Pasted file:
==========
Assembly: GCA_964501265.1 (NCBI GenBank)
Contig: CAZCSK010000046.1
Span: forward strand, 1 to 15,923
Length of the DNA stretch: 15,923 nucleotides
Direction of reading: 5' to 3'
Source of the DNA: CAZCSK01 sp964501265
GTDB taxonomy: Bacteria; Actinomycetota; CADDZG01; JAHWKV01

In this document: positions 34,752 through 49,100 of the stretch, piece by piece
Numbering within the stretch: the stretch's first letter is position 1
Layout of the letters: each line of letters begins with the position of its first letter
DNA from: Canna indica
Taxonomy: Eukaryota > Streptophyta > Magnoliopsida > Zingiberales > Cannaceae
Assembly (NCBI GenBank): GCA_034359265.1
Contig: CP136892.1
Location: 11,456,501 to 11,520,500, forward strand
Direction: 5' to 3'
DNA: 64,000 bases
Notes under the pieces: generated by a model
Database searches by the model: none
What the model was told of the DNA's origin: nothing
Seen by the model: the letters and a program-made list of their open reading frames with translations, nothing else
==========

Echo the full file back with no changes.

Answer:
Assembly: GCA_964501265.1 (NCBI GenBank)
Contig: CAZCSK010000046.1
Span: forward strand, 1 to 15,923
Length of the DNA stretch: 15,923 nucleotides
Direction of reading: 5' to 3'
Source of the DNA: CAZCSK01 sp964501265
GTDB taxonomy: Bacteria; Actinomycetota; CADDZG01; JAHWKV01

In this document: positions 34,752 through 49,100 of the stretch, piece by piece
Numbering within the stretch: the stretch's first letter is position 1
Layout of the letters: each line of letters begins with the position of its first letter
DNA from: Canna indica
Taxonomy: Eukaryota > Streptophyta > Magnoliopsida > Zingiberales > Cannaceae
Assembly (NCBI GenBank): GCA_034359265.1
Contig: CP136892.1
Location: 11,456,501 to 11,520,500, forward strand
Direction: 5' to 3'
DNA: 64,000 bases
Notes under the pieces: generated by a model
Database searches by the model: none
What the model was told of the DNA's origin: nothing
Seen by the model: the letters and a program-made list of their open reading frames with translations, nothing else